Natasha Trethewey similarly employs humor throughout her novel, Memorial Drive, but in her memoir, it functions as much needed emotional relief, for both the reader and writer, during the midst of conveying stories of severe trauma. Due to the structure of the narrative, the reader knows from the first page that Memorial Drive will end in the murder of Trethewey’s mother, and yet, the reader is offered continual opportunities to laugh, feel joy, and celebrate in spite of this reality. In her aforementioned interview with Kiese Laymon, Trethewey was asked to explain her use of the comic in the architecture of her memoir. Trethewey explained that when writing Memorial Drive, incorporating humor was not so much of an intentional choice, but was rather a necessary tool for surviving the writing process. In detailing the greatest trauma of her life, a task most human beings would never voluntarily undertake, Trethewey used humor as an emotional coping mechanism, offering herself and her readers respite from the heavy narrative. Trethewey, like Bechdel, found a new tool in order to tell new stories.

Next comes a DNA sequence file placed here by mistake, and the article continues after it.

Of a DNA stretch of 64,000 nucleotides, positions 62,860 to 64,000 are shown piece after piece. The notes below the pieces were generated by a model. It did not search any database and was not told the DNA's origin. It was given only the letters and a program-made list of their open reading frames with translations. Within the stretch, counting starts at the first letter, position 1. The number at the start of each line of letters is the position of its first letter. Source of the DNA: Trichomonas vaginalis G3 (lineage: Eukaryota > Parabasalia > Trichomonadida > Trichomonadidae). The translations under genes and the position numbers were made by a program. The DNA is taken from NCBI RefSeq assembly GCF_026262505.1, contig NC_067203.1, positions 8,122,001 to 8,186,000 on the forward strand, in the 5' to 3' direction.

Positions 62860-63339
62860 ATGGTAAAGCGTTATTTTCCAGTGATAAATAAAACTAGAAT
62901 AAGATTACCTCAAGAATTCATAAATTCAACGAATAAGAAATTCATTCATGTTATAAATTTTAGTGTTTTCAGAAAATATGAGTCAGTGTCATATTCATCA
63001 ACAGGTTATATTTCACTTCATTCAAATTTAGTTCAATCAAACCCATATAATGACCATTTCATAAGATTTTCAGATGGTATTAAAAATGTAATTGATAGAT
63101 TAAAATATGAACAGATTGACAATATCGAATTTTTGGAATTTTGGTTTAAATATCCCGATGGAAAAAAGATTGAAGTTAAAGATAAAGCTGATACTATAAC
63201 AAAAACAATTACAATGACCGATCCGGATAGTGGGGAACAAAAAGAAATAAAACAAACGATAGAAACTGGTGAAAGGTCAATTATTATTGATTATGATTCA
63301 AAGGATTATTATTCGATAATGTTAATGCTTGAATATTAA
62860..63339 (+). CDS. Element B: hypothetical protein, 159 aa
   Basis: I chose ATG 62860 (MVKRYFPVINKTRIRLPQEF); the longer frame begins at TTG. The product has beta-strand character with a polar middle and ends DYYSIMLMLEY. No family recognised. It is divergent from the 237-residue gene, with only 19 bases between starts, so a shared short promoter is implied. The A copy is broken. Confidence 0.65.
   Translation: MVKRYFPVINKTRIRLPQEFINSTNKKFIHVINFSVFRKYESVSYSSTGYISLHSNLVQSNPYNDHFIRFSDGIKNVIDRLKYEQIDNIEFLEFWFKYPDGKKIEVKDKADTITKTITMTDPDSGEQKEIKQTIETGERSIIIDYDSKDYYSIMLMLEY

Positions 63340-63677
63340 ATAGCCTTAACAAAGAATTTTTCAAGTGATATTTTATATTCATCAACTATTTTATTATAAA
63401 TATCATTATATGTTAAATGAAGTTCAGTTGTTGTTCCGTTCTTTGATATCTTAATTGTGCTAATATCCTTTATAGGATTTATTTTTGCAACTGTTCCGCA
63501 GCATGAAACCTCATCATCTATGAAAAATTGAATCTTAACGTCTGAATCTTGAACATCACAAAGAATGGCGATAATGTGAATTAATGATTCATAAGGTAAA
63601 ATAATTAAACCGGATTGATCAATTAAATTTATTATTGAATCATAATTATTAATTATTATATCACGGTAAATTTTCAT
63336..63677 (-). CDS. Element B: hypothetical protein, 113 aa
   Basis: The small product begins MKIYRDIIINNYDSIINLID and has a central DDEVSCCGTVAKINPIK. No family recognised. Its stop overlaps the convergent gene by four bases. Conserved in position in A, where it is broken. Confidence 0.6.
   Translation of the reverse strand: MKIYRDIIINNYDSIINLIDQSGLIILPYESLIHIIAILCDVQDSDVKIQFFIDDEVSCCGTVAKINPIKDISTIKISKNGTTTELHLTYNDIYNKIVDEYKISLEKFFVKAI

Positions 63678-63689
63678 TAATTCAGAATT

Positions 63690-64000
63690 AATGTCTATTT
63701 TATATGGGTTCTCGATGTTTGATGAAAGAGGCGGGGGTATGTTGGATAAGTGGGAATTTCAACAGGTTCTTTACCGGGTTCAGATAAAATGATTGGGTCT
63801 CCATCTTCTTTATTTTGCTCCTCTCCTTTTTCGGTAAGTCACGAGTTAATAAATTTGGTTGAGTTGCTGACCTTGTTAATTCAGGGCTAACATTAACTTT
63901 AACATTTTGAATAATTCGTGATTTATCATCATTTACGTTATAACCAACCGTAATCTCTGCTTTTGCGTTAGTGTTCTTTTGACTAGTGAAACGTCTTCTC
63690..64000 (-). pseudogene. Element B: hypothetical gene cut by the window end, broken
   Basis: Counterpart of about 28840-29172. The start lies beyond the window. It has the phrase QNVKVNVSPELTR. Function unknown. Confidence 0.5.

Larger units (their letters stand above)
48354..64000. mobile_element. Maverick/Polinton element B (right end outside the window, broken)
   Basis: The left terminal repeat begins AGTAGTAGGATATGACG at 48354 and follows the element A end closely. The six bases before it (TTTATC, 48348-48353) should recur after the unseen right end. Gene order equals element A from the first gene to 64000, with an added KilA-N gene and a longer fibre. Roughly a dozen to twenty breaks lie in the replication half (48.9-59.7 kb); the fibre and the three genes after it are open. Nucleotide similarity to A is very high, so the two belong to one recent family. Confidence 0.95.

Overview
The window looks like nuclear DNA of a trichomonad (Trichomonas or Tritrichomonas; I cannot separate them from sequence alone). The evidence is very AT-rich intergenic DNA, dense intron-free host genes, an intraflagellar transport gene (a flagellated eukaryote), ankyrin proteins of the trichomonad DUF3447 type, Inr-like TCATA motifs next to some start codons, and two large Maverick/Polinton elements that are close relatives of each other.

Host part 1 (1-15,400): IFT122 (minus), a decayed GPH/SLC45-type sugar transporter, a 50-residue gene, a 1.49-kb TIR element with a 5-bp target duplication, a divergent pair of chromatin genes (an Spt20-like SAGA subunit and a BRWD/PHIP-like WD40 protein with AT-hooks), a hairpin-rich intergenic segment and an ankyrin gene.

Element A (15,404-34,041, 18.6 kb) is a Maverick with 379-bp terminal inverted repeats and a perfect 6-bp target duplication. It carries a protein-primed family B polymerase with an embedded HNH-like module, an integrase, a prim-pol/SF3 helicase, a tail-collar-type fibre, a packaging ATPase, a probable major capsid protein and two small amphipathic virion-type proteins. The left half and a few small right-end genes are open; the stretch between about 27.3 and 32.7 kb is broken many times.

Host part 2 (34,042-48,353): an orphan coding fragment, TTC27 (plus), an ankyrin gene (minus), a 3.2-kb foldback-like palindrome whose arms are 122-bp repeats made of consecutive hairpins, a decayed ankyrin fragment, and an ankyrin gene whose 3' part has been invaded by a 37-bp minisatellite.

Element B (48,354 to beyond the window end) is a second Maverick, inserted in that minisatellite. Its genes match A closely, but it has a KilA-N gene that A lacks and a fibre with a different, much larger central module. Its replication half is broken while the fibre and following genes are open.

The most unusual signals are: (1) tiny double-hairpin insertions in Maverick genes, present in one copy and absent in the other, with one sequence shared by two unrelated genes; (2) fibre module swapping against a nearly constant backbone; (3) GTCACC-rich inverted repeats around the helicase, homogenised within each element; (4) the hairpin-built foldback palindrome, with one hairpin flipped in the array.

Additionally, contemporary memoirs take form risks through utilizing typographic creativity in novel ways. Due to her background and training as a poet, Natasha Trethewey’s prose exhibits close attention to typographic detail. In poetry, an author has many tools at her disposal – line breaks, italics, white space, imagery, allusion, the list could go on. In prose, the lyricism of syntax is the only tool, and Trethewey utilizes it to its full advantage, in ways few authors do. In the second chapter of Memorial Drive, Trethewey explains that she willed herself to forget as much as she could of the years from 1973 (when she moved to Mississippi) and 1985 (when her mother was killed). “I chose to mark the calendar year just after my mother and I left Mississippi as ending, and the moment of loss – her death – as beginning,” writes Trethewey, showcasing her emphasis on typographic choices (51).  Italics inherently call the reader to slow down, and in this sentence, the italics function to highlight the irony presented within the sentence. When her and her mother move cities, Trethewey views it as an ending, whereas the larger culture would see this as a beginning. When her mother dies, though, she views it as a beginning, despite it being a definitive ending to her mother’s life. The use of italics calls attention to the strangeness of this statement, and by proxy, the strangeness of grief itself. Further proving her fluency in powerful lyrical syntax, Trethewey employs dashes in the same sentence, separating “her death” from the remainder of the sentence. The effect of these dashes is powerful, profound and purposeful, and the reader imagines the author requiring a deep breath both before and after uttering the words. The euphemistic “moment of loss” is certainly an easier way to describe this profound trauma, but Trethewey urges herself to utter the truth, to speak of her death. The dashes allow the reader to see that internal struggle, to see Trethewey painfully pushing the words out through gritted teeth. In Memorial Drive, Trethewey displays prose at its most developed form, utilizing all typographic tools available to enhance the emotional accuracy of the narrative.